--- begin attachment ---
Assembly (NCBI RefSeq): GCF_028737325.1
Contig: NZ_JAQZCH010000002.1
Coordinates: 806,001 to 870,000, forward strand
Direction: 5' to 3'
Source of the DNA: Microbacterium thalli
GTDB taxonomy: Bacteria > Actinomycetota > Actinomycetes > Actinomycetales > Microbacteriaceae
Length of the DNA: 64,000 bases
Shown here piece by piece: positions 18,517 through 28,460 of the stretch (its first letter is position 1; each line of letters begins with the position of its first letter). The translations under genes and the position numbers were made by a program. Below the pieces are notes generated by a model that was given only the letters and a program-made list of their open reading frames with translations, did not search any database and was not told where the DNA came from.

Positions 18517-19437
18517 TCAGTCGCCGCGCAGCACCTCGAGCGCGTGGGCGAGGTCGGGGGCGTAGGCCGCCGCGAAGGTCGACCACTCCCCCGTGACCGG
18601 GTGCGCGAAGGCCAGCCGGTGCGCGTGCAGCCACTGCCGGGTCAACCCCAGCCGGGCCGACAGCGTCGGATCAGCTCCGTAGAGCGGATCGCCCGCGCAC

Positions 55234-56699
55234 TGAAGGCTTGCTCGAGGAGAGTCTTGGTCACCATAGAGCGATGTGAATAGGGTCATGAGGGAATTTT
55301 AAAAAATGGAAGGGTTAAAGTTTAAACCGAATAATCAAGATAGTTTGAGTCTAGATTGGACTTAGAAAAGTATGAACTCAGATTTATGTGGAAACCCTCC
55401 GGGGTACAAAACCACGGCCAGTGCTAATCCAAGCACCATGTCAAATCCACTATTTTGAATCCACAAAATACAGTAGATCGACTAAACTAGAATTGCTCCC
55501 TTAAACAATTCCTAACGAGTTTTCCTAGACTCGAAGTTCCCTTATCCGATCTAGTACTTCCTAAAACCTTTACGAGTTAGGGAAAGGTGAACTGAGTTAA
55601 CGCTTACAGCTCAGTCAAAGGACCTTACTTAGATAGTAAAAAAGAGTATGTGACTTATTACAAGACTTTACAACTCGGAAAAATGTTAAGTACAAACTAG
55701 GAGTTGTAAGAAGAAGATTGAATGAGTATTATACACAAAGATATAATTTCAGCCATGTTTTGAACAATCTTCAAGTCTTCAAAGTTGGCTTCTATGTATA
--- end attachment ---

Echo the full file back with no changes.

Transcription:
Assembly (NCBI RefSeq): GCF_028737325.1
Contig: NZ_JAQZCH010000002.1
Coordinates: 806,001 to 870,000, forward strand
Direction: 5' to 3'
Source of the DNA: Microbacterium thalli
GTDB taxonomy: Bacteria > Actinomycetota > Actinomycetes > Actinomycetales > Microbacteriaceae
Length of the DNA: 64,000 bases
Shown here piece by piece: positions 18,517 through 28,460 of the stretch (its first letter is position 1; each line of letters begins with the position of its first letter). The translations under genes and the position numbers were made by a program. Below the pieces are notes generated by a model that was given only the letters and a program-made list of their open reading frames with translations, did not search any database and was not told where the DNA came from.

Positions 18517-19437
18517 TCAGTCGCCGCGCAGCACCTCGAGCGCGTGGGCGAGGTCGGGGGCGTAGGCCGCCGCGAAGGTCGACCACTCCCCCGTGACCGG
18601 GTGCGCGAAGGCCAGCCGGTGCGCGTGCAGCCACTGCCGGGTCAACCCCAGCCGGGCCGACAGCGTCGGATCAGCTCCGTAGAGCGGATCGCCCGCGCAC

Positions 55234-56699
55234 TGAAGGCTTGCTCGAGGAGAGTCTTGGTCACCATAGAGCGATGTGAATAGGGTCATGAGGGAATTTT
55301 AAAAAATGGAAGGGTTAAAGTTTAAACCGAATAATCAAGATAGTTTGAGTCTAGATTGGACTTAGAAAAGTATGAACTCAGATTTATGTGGAAACCCTCC
55401 GGGGTACAAAACCACGGCCAGTGCTAATCCAAGCACCATGTCAAATCCACTATTTTGAATCCACAAAATACAGTAGATCGACTAAACTAGAATTGCTCCC
55501 TTAAACAATTCCTAACGAGTTTTCCTAGACTCGAAGTTCCCTTATCCGATCTAGTACTTCCTAAAACCTTTACGAGTTAGGGAAAGGTGAACTGAGTTAA
55601 CGCTTACAGCTCAGTCAAAGGACCTTACTTAGATAGTAAAAAAGAGTATGTGACTTATTACAAGACTTTACAACTCGGAAAAATGTTAAGTACAAACTAG
55701 GAGTTGTAAGAAGAAGATTGAATGAGTATTATACACAAAGATATAATTTCAGCCATGTTTTGAACAATCTTCAAGTCTTCAAAGTTGGCTTCTATGTATA